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If this is posted somewhere I'm sorry, but I'm wondering about water storage. I've got a few gallon plastic screw top plastic stored and some of the smaller liter bottles. But that's a long way from what I would need. I had bought couple 2.5 gallon jugs and they completely leaked and lost all the water, what's with that!!

 

I can't afford the big water drums that are like $50..on a budget like so many. I was wondering can you store water in those heavy plastic containers they sell to put gas or something similar in? I mean its heavy plastic and they come in like 5 - 10 gallon containers. If I bought some and cleaned them good inside, would they not be safe for water? Nothing else would have been stored in them, their usually dark in color and very heavy plastic. Was thinking they might even be good to store in a vehicle.

 

Can someone please give me some information if this is safe or other alternatives. Thank you.

 

 

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I have those green 6 gallon water jugs from wal-mart. They are in the camping aisle. DO NOT use any plastic containers that are not food grade! I chose the 6 gallon because they have handles and are easy to carry in case you have to bug out.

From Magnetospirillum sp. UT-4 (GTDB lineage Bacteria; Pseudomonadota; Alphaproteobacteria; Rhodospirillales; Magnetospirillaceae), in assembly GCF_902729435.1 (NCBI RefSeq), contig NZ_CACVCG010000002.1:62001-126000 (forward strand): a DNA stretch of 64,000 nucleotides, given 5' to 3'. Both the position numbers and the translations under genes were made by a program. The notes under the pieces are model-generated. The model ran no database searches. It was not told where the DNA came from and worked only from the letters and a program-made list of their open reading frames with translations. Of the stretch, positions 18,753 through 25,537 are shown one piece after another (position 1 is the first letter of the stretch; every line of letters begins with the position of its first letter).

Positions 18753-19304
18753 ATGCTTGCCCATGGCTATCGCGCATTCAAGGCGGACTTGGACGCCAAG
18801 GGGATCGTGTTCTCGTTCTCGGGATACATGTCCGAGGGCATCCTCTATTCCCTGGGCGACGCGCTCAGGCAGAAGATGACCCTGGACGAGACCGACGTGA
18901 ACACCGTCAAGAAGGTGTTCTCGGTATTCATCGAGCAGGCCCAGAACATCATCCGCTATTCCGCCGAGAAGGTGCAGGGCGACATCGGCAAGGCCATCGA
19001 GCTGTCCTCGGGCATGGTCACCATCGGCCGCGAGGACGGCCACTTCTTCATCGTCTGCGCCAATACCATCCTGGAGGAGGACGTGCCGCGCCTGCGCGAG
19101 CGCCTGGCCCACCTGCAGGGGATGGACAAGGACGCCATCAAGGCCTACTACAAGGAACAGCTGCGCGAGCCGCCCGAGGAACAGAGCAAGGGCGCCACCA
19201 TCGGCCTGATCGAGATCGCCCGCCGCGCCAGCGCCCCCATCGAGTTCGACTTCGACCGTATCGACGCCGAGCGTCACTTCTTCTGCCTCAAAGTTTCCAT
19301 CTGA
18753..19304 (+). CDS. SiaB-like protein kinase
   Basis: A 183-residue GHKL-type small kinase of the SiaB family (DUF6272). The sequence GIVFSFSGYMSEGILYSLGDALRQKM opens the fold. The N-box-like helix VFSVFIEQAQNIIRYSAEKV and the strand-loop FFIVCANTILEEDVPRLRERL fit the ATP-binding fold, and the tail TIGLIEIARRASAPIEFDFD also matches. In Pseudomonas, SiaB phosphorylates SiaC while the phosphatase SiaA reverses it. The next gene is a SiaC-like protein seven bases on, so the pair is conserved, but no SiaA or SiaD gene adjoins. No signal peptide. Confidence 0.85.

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If you want free food-grade containers, set out a bottle bucket in the break room at work with a note the plastic will be recycled. You can even ask people to rinse the empties, which saves work for you. Take home the containers, wash them, fill them, put in the iodine or bleach as you see fit, cap them, and set them aside. Technically, this is known as recycling them. Go by the liquor store for sturdy boxes with dividers inside them. Some will be of the perfect size to bundle your bottles so you can stack them.

 

 

You can also sometimes get store brand distilled water or purified water for fifty cents a gallon or less, nontaxable. You still need boxes to make them stackable, and of course you have a higher risk of them splitting because these bottles have seams.

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Another idea is to get the 3 and 5 gal food grade buckets w/lids from bakeries. You could wash these and treat in the same manner as mentioned by Ambergris. That would give you several sizes - mainly for free. I have got the buckets mainly from grocery store bakeries. Some were free, some were .50.